The pdf/ebook file available in the first link is a trojan of one type or another. My computer refused to download it. Maybe you should refuse to associate with DCB III?Brian wrote:Does anyone have any information/insight into this person and group? I've found only a few notes online about the controversial nature of him, with little details. They seem to have a lot of money, seeing as they purchased two old churches here in San Francisco and transformed them quite beautifully.
I have read to be weary of anyone claiming to be a "living Buddha".
Here is a link to some info on him: http://www.highestbuddhistmasters.org/e ... glish.html and http://www.zhaxizhuoma.net/INTRODUCTION/DCBIII.html
Thank you in advance.
conebeckham wrote:I'd agree with Astus, but read this:
http://www.zhaxizhuoma.net/INTRODUCTION ... palas.html
and tell me if you think it's authentic Dharma.
Brian wrote:All of this brings us to another, yet connected subject. I have heard about so-called "monks" who are actually Chinese communist agents in disguise. I do not know much about this issue or its purpose. What i DO know is that the Dorje Chang Buddha III has a lot of money, has purchased very old expensive churches here in San Francisco, has had governmental agencies recognize his 'efforts' and attend grand openings. This seems all very strange to me - could he be part of this Chinese "conspiracy" ? Anyone have any insight into this? I recall once seeing a picture of Chinese troops being handed Buddhists gowns.
gregkavarnos wrote:Ooooh boy this thread is sliding dangerously into the realm of conspiracy and paranoia!
All conspiracy theories and paranoia have a basis in a smidgen of reality, they become paranoid when the claims are not backed by hard evidence. What is the evidence that DCIII (theoretically a fraud, again no hard evidence) is being backed by the Chinese government? The fact that he has money and is Chinese? Well, really, that's just not enough evidence now is it?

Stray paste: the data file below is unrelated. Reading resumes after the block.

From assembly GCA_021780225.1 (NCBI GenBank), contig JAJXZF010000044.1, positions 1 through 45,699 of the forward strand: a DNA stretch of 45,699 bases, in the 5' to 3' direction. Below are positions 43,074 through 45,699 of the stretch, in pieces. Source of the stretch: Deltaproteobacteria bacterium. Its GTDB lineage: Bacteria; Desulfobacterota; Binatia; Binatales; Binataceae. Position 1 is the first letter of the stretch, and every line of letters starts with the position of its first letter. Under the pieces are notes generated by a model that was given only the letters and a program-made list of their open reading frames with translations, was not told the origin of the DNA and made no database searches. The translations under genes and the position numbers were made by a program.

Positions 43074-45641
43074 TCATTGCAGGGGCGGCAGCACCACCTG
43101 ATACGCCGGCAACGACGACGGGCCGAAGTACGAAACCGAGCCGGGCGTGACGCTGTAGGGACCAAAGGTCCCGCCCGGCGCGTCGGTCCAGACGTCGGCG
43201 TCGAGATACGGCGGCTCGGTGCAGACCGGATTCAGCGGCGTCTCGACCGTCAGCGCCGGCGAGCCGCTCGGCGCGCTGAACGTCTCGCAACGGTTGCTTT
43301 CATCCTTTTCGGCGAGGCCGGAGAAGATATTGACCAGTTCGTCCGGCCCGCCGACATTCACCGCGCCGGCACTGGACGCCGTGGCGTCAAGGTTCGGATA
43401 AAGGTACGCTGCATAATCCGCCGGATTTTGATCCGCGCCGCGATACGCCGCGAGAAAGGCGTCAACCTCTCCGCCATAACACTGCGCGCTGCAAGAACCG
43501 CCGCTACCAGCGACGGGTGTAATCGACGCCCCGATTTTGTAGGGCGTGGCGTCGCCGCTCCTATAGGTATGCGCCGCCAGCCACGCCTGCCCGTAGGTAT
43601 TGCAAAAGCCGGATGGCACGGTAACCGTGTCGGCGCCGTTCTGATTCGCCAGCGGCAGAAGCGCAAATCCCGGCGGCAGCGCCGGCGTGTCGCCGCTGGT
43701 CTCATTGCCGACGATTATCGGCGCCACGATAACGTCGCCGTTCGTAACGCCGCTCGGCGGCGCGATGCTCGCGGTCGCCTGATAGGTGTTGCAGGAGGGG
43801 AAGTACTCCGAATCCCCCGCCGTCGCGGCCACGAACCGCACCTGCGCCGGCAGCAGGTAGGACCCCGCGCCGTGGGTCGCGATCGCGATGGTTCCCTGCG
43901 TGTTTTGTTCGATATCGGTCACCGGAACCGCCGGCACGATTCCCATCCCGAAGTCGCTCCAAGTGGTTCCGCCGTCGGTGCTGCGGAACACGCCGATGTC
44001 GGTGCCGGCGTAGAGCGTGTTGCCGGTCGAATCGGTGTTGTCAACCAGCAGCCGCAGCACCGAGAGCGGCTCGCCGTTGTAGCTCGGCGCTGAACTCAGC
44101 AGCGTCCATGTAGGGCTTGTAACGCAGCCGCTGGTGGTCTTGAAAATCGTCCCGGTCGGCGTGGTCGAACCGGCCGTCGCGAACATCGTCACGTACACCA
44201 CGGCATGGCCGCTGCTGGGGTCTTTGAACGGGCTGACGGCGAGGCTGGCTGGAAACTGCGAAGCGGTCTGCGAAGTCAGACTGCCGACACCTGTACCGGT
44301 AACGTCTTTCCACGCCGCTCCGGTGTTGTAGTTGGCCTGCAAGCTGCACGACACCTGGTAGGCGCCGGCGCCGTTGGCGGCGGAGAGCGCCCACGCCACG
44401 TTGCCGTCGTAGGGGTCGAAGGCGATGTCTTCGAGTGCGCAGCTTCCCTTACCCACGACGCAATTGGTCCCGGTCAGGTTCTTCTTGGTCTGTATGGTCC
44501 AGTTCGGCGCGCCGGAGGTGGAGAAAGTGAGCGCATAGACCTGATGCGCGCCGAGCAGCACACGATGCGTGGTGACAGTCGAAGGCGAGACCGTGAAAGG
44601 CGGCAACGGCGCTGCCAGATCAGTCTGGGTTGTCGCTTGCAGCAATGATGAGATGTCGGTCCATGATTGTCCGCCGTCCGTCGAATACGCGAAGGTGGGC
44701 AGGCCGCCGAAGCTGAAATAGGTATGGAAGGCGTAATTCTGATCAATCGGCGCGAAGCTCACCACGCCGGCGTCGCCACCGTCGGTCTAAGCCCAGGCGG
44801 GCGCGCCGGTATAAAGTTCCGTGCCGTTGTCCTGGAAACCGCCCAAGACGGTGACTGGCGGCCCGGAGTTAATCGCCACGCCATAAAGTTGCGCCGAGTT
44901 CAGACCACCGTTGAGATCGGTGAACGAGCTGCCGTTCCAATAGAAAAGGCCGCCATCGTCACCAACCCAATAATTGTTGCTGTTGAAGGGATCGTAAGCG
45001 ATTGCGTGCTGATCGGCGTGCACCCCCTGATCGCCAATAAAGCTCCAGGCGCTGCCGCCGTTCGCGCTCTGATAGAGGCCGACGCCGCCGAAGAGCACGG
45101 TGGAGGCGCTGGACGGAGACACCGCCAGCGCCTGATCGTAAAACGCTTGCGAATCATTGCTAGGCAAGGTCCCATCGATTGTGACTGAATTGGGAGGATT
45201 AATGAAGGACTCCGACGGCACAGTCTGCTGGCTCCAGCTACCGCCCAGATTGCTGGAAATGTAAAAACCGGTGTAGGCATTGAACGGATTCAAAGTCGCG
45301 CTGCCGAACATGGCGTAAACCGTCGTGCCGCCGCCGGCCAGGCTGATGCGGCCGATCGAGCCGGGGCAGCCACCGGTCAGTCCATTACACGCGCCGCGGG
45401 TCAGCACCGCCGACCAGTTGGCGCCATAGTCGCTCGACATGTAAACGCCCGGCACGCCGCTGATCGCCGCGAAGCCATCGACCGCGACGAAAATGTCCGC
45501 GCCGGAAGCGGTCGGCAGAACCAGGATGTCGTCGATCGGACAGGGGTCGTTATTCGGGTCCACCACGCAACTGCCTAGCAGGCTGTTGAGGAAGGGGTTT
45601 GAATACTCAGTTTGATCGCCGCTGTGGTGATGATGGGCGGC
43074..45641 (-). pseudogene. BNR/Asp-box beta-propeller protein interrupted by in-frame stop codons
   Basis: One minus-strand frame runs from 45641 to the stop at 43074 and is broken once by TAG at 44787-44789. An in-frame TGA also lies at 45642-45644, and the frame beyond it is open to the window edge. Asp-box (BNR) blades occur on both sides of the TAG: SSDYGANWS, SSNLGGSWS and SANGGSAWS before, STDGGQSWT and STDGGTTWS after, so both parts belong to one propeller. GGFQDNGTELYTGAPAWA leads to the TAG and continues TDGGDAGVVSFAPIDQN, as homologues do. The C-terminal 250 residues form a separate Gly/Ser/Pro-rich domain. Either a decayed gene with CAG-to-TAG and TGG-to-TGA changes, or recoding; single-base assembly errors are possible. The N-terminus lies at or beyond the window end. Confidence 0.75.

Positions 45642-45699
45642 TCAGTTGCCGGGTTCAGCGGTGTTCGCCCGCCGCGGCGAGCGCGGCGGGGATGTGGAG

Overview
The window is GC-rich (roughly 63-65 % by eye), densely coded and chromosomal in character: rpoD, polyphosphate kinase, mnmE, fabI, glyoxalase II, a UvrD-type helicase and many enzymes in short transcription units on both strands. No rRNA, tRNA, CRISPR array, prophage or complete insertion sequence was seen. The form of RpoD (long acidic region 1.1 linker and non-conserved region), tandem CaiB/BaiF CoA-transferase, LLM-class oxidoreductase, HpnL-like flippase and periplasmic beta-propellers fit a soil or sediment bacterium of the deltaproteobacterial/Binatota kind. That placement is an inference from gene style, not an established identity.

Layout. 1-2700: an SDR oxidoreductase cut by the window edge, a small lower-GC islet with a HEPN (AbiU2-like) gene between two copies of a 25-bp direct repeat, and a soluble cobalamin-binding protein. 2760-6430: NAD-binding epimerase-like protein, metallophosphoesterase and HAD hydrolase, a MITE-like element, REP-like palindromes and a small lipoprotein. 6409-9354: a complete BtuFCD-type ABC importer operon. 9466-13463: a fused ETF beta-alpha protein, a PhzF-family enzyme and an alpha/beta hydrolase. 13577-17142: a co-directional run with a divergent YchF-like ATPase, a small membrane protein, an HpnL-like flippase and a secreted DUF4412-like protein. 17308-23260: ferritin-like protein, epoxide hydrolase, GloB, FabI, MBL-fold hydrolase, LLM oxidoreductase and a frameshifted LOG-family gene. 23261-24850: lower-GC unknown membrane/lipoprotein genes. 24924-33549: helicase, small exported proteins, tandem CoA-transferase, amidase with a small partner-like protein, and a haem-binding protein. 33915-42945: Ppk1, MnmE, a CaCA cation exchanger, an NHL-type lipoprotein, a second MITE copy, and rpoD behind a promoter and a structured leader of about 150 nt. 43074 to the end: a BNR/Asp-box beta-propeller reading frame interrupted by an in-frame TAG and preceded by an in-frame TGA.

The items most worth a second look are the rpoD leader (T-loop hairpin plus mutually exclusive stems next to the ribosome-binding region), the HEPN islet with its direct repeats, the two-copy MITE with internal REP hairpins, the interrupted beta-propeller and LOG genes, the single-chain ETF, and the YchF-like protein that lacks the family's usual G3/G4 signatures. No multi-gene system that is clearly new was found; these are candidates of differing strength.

Sometimes I get the feeling that you think that you are talking to a dribbling moron.
This is true to an extent but the nuances are so subtle as to really render them virtually indistinguishable.Adamantine wrote:Saying something is theoretically *plausible*, and claiming it is *true* are entirely different things. I said it was plausible. Only if I was claiming it were actually so would I ever need hard evidence. I made no such claim.
I agree, there are definitely precedents, for me though it is enough that the DCIII site tried to infest my computer with a Trojan for me to conclude that, I personally, want nothing to do with them.It is plausible, because as in the examples mentioned above there is a precedent for this type of behavior by the Chinese Government.
gregkavarnos wrote:This is true to an extent but the nuances are so subtle as to really render them virtually indistinguishable.Adamantine wrote:Saying something is theoretically *plausible*, and claiming it is *true* are entirely different things. I said it was plausible. Only if I was claiming it were actually so would I ever need hard evidence. I made no such claim.
1. (of an argument or statement) Seeming reasonable or probable
* - a plausible explanation
* - it seems plausible that one of two things may happen
1. An assertion of the truth of something, typically one that is disputed or in doubt
* - he was dogged by the claim that he had CIA links
* - history belies statesmen's claims to be in charge of events
gregkavarnos wrote:Sometimes I get the feeling that you think that you are talking to a dribbling moron.
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